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Chrysler seeks approval for Fiat deal

CHRYSLER LLC appeared in court yesterday to ask a bankruptcy judge for permission to sell the bulk of its assets to a group headed by Italy's Fiat Group SpA in the hopes of saving itself from liquidation.

Attorneys for Chrysler maintain that the deal Fiat with is the company's only hope to avoid being sold off piece by piece, but the agreement remains controversial with more than 100 objections to the sale filed by the auto maker's dealers, bondholders, former employees and other groups.

However, if the deal doesn't close by June 15, Fiat could back out.

Auto makers worldwide are struggling as the global recession has reduced demand for new vehicles. United States auto makers have been particularly hobbled by promises to cover the health and pension costs of tens of thousands of unionized retirees - along with recent record-high gasoline prices that reduced demand for trucks and sport utility vehicles.

On Tuesday, Chrysler avoided a possible roadblock to its sale when a US district judge ruled that a legal review of its bankruptcy proceedings was not needed before the sale hearing could take place. Judge Thomas Griesa denied a withdrawal motion from attorneys representing a pair of Indiana state pension funds and a state construction fund.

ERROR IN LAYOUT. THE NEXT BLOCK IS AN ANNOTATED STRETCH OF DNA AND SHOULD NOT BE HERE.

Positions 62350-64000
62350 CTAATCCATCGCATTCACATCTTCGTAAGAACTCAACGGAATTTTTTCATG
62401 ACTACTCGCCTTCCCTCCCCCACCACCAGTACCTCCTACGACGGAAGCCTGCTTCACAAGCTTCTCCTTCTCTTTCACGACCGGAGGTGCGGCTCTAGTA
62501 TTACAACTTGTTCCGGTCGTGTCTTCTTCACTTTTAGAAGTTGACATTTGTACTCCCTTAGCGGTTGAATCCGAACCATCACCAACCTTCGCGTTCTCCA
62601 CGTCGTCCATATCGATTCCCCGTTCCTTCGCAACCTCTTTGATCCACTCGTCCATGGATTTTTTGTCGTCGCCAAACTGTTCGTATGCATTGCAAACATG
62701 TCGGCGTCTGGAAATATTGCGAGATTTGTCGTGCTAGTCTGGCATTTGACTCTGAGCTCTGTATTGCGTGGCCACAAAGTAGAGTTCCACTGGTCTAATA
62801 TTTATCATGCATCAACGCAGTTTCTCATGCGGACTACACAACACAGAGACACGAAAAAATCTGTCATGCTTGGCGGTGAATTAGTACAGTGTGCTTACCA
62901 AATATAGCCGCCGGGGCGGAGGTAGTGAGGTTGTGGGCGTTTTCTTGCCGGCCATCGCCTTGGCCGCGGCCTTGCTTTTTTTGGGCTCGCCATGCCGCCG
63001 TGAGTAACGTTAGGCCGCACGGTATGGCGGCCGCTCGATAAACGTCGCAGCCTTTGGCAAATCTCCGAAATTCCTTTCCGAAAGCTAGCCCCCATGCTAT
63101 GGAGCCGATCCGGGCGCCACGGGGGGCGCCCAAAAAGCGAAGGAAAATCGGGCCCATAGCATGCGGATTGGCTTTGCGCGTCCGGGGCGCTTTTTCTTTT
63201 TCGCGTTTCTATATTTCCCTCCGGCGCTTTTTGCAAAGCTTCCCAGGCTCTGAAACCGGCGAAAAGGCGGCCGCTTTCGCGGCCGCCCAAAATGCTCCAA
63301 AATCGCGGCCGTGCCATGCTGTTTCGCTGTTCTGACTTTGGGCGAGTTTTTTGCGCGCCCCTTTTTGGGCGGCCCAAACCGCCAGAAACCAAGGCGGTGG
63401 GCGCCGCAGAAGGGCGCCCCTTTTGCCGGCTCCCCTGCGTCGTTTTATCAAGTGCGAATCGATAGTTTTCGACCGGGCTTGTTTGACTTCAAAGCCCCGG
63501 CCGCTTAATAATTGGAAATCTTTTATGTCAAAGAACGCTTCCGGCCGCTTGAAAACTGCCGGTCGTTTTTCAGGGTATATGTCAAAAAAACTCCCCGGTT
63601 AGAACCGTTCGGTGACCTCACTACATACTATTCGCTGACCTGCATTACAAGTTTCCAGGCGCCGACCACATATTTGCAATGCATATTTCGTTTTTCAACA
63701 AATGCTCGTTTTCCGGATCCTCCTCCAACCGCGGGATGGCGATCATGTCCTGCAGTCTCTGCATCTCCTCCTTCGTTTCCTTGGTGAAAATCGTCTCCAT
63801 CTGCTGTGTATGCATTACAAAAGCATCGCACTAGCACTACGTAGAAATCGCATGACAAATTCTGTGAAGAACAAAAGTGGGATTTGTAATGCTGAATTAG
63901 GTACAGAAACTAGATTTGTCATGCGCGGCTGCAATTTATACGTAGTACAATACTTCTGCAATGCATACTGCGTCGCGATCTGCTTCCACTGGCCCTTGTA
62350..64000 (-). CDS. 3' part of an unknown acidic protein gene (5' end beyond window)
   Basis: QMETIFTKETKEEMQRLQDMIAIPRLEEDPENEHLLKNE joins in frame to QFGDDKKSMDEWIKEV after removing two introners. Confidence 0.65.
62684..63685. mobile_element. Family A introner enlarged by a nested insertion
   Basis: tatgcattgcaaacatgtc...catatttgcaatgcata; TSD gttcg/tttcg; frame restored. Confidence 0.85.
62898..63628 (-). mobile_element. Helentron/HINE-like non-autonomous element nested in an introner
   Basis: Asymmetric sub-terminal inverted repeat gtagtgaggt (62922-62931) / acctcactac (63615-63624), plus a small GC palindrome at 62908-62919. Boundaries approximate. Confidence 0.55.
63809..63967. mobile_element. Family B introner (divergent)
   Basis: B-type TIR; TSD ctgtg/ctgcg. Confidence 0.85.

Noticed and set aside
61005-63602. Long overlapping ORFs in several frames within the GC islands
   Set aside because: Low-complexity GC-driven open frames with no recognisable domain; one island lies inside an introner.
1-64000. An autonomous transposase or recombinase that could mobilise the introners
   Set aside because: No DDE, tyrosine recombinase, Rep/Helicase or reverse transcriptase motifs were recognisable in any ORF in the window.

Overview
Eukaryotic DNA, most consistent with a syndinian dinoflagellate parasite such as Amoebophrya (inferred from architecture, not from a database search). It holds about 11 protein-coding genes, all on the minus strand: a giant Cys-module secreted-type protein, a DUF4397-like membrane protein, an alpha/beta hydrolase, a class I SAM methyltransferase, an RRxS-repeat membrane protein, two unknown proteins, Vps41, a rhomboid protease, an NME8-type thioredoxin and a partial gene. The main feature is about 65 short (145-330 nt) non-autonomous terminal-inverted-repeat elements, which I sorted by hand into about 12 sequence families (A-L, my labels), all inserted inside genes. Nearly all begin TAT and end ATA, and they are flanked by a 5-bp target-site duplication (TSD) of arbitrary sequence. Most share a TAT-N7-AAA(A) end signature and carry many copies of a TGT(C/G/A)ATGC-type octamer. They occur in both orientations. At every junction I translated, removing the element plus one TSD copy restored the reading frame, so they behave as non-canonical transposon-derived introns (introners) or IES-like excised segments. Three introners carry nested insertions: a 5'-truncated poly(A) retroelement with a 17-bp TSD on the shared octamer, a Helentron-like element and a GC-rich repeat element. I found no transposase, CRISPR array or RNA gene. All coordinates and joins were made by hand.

The funds had argued that a review was needed because of the unprecedented involvement of the US Treasury Department in the case and its use of federal bailout funds for bankruptcy financing.

Last week, attorneys for the funds asked a US judge to postpone the sale hearing in order to give the district court time to rule, but that motion was denied.

Chrysler attorney Thomas Cullen said during Tuesday's hearing that the agreement with Fiat represents the best deal Chrysler could get to save itself, noting that the company also looked to other auto makers and its lenders for help but did not get any.

"The government was our bank of last resort," Cullen said. "We desperately, desperately needed that financing or we would have needed to liquidate."

The funds also have filed a motion objecting to the sale, saying it puts the interests of other parties ahead of those of the funds and other secured debt holders.

When Chrysler filed for bankruptcy on April 30, the government estimated the company would exit bankruptcy in 30 days to 60 days.


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